Carl Seashore

From Wikipedia, the free encyclopedia
  (Redirected from Carl Emil Seashore)
Jump to: navigation, search
Carl Seashore.

Carl Emil Seashore (January 28, 1866 - October 16, 1949) was a prominent American psychologist.

Background[edit]

Seashore was born in Mörlunda, Hultsfred Municipality, Kalmar County, Sweden to Carl Gustav and Emily Sjöstrand. He emigrated with his family to the United States in 1870 and settled in Iowa. The name “Seashore” is a translation of the Swedish surname Sjöstrand. He graduated from Gustavus Adolphus College, St. Peter, Minnesota in 1891, having studied mathematics, music, and classical languages and literature. During his years in college he served as the organist and choir director of a Swedish-Lutheran church and his salary there paid most of his college expenses. Seashore attended Yale when that school had just opened its psychology department under George Trumbull Ladd. In 1895, Seashore was awarded the school’s first Ph. D in psychology for his dissertation on the role of inhibition in learning.[1] Seashore became a member of the Iowa Beta chapter of Sigma Alpha Epsilon.

Career[edit]

After a trip to Europe and a subsequent fellowship at Yale, he accepted a permanent position at the University of Iowa where he spent the remaining 50 years of his life. There, he was eventually made chairman of the department of psychology and Dean of the Graduate School.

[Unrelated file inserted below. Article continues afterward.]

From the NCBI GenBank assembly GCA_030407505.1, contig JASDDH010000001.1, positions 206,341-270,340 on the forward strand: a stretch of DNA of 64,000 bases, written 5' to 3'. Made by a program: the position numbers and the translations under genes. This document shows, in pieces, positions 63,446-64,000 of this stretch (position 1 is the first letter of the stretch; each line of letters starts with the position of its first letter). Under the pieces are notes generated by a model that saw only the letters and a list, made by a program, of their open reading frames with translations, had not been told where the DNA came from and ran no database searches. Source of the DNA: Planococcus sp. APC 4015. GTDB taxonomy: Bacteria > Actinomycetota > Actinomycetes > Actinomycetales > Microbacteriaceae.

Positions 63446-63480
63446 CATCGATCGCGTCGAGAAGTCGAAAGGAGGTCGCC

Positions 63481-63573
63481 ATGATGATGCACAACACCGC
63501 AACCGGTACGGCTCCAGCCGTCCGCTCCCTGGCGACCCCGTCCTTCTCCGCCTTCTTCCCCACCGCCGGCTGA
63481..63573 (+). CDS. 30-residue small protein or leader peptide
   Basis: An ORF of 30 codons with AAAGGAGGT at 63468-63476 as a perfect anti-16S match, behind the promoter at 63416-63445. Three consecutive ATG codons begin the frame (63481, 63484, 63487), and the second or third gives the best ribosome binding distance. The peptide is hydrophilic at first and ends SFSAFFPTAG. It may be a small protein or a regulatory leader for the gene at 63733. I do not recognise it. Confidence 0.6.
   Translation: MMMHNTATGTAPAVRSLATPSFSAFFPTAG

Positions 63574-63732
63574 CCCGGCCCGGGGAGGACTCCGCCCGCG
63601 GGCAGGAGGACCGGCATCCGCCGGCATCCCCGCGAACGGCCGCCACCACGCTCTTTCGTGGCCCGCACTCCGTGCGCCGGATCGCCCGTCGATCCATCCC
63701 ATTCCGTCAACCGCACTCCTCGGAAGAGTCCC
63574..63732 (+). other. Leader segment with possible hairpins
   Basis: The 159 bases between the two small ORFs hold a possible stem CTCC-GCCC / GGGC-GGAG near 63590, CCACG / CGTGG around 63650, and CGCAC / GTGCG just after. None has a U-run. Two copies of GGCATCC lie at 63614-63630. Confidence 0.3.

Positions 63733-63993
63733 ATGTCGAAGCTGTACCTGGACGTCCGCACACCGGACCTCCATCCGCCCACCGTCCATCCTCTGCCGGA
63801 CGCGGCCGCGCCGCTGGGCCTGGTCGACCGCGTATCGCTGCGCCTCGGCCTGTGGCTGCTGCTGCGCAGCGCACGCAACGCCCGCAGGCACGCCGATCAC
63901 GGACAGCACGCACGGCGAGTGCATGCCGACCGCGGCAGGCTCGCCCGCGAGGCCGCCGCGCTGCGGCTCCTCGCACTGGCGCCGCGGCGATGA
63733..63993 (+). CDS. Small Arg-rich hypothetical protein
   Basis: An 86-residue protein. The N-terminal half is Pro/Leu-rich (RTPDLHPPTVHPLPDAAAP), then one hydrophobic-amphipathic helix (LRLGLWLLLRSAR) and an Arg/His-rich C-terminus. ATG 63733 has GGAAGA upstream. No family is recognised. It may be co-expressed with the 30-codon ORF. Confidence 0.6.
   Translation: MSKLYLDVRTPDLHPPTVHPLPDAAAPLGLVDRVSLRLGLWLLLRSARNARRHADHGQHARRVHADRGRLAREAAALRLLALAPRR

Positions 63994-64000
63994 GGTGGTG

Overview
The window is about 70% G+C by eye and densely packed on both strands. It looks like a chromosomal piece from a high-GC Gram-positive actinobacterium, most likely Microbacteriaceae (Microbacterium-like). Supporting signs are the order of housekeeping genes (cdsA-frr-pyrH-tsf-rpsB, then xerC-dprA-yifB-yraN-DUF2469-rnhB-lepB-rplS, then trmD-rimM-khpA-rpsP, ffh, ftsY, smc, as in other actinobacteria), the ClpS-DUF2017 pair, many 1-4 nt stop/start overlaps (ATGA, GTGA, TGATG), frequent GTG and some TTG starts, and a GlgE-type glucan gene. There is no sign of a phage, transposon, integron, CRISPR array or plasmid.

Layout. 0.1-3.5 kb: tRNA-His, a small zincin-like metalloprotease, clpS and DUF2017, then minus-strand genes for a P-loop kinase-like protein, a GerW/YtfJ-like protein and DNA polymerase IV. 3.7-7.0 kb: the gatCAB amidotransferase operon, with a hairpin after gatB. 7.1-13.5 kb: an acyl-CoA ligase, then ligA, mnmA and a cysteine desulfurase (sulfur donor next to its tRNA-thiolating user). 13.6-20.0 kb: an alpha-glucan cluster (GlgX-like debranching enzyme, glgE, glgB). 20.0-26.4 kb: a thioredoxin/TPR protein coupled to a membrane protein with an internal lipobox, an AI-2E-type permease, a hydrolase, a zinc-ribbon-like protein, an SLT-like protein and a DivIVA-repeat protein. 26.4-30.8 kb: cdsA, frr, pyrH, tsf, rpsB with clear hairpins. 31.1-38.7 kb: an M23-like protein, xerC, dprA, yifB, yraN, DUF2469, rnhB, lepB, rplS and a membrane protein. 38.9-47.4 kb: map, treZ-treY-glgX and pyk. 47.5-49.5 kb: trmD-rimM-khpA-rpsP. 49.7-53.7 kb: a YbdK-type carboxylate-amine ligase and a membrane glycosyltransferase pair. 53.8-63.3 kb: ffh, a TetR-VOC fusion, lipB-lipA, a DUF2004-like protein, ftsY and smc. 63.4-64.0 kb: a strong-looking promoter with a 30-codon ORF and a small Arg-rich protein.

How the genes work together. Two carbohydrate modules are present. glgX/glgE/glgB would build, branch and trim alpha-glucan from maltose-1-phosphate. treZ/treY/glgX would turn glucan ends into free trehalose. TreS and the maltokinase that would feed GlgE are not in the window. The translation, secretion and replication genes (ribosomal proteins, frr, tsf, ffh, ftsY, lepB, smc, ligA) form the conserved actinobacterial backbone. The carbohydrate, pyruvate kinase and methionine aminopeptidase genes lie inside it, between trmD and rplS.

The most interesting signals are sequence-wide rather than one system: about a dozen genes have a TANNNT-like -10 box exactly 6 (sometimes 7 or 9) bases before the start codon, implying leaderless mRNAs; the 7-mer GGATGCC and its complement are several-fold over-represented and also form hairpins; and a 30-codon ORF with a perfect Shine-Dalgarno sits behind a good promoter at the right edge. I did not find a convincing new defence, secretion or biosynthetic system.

Seashore was particularly interested in audiology, the psychology of music, the psychology of speech and stuttering, the psychology of the graphic arts and measuring motivation and scholastic aptitude. He devised the Seashore Tests of Musical Ability in 1919, a version of which is still used in schools in the United States. His interests in the fine arts led to a joint effort with Professor Norman Meier and the publication of the Meier-Seashore Art Judgment Test in 1929. His complete publication list from 1893 to 1949 includes 237 books and articles.[2]

Selected works[edit]

  • Elementary Experiments in Psychology (New York, H. Holt and Company, 1908)
  • The Measurement of Musical Talent (New York, G. Schirmer, 1915)
  • The Psychology of Musical Talent (Boston, New York [etc.] Silver, Burdett and Company, 1919)
  • Introduction to Psychology (New York, Macmillan, 1923)
  • Approaches to the Science of Music and Speech (Iowa City, The University, 1933)
  • Psychology of Music (New York, London, McGraw-Hill Book Company, Inc., 1938)
  • Why we love music (Philadelphia, Oliver Ditson company, Theodore Presser co., distributors, 1941)
  • In Search of Beauty in Music : a scientific approach to musical esthetics (New York, The Ronald Press Company, 1947)

References[edit]

  1. ^ Stoddard, George D., "Carl Emil Seashore: 1866-1949", The American Journal of Psychology, Vol. 63, No. 3 (Jul., 1950), pp. 456-462, University of Illinois Press.
  2. ^ Dr. Seashore Ranked as One of Top Alumni (by Dr. John S. Kendall, Professor of Psychology and President of Gustavus Adolphus College) (http://www.rpi.edu/~holmes/Hobbies/Genealogy/ps01/ps01_084.htm]

Further reading[edit]

  • Miles, Walter R. In Biographical Memoirs (pages 256-316) NY: Columbia University Press. 1956
  • Addis, Laird. "Carl Emil Seashore," Iowa Biographical Dictionary, edited by David Hudson, Marvin Bergmann, and Loren Horton, University of Iowa Press, 2008, 447-448.

External links[edit]

Educational offices
Preceded by
Walter Bowers Pillsbury
20th President of the American Psychological Association
1911-12
Succeeded by
Edward Lee Thorndike